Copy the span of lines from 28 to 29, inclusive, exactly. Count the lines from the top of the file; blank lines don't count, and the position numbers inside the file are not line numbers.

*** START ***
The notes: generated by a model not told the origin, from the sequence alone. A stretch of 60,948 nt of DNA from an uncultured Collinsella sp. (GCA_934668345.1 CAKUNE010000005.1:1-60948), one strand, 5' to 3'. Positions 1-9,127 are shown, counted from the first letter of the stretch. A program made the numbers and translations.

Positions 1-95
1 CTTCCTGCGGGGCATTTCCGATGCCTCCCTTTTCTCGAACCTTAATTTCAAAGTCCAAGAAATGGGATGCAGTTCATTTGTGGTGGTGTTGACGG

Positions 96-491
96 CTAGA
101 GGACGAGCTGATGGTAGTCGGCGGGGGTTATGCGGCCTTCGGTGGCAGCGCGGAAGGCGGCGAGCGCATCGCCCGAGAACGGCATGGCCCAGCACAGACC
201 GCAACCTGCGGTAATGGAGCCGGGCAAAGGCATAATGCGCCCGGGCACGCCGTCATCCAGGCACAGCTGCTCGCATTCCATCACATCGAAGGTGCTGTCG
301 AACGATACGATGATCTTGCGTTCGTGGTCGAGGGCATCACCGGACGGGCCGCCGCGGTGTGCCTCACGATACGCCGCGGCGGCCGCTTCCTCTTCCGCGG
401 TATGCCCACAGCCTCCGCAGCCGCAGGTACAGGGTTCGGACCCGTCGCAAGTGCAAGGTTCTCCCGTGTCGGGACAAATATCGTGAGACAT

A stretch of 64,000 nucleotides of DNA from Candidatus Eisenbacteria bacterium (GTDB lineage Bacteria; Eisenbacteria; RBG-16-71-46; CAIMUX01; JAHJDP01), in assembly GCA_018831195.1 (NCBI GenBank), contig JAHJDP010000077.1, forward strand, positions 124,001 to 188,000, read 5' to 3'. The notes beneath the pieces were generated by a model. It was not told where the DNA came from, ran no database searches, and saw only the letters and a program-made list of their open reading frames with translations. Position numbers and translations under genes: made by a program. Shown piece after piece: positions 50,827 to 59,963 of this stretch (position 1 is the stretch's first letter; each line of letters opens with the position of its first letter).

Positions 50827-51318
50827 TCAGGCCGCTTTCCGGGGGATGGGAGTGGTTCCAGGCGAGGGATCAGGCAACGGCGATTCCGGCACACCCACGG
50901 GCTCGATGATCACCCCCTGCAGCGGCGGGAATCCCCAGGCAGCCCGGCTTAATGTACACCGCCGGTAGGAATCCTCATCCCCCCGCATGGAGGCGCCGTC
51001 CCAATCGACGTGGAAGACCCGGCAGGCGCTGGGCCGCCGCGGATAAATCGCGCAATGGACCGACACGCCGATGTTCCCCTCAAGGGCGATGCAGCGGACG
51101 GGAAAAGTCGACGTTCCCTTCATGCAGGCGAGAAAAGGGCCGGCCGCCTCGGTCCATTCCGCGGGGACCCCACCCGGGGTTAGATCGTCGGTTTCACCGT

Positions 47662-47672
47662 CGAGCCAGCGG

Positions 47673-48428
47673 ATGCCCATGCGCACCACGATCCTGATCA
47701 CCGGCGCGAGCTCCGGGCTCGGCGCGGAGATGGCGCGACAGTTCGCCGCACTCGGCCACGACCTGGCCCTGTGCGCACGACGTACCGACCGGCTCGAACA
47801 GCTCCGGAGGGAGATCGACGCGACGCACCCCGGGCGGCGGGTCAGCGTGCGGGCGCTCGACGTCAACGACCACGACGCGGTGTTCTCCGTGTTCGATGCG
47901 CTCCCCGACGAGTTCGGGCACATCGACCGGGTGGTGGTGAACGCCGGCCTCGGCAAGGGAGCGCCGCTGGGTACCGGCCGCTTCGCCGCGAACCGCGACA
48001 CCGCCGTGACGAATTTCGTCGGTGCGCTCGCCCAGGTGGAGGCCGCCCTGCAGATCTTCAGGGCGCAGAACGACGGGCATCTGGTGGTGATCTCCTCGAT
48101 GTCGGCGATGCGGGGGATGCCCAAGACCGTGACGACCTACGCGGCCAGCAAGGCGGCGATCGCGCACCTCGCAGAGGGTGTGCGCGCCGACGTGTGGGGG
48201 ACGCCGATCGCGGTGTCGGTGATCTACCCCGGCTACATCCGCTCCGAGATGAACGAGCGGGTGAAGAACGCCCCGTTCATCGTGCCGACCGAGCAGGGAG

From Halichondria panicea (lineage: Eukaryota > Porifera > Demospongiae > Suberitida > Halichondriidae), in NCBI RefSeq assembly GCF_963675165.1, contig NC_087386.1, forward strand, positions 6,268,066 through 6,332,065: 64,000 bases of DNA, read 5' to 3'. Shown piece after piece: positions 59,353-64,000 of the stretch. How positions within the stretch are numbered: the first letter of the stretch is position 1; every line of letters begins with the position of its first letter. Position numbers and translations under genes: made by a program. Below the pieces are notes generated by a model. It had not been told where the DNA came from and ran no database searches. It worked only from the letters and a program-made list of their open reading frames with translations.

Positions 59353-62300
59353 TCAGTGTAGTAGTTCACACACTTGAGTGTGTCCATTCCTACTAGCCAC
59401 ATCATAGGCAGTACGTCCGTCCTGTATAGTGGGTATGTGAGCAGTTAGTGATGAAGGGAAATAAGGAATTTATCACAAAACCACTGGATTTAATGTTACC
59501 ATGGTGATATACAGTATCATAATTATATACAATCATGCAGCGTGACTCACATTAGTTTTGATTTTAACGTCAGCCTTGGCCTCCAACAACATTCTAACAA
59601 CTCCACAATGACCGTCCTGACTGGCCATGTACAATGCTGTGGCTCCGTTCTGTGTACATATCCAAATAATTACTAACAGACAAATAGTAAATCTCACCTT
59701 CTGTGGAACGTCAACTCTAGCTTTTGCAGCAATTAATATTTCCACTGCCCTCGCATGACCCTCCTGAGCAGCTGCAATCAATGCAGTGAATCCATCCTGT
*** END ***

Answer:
59353 TCAGTGTAGTAGTTCACACACTTGAGTGTGTCCATTCCTACTAGCCAC
59401 ATCATAGGCAGTACGTCCGTCCTGTATAGTGGGTATGTGAGCAGTTAGTGATGAAGGGAAATAAGGAATTTATCACAAAACCACTGGATTTAATGTTACC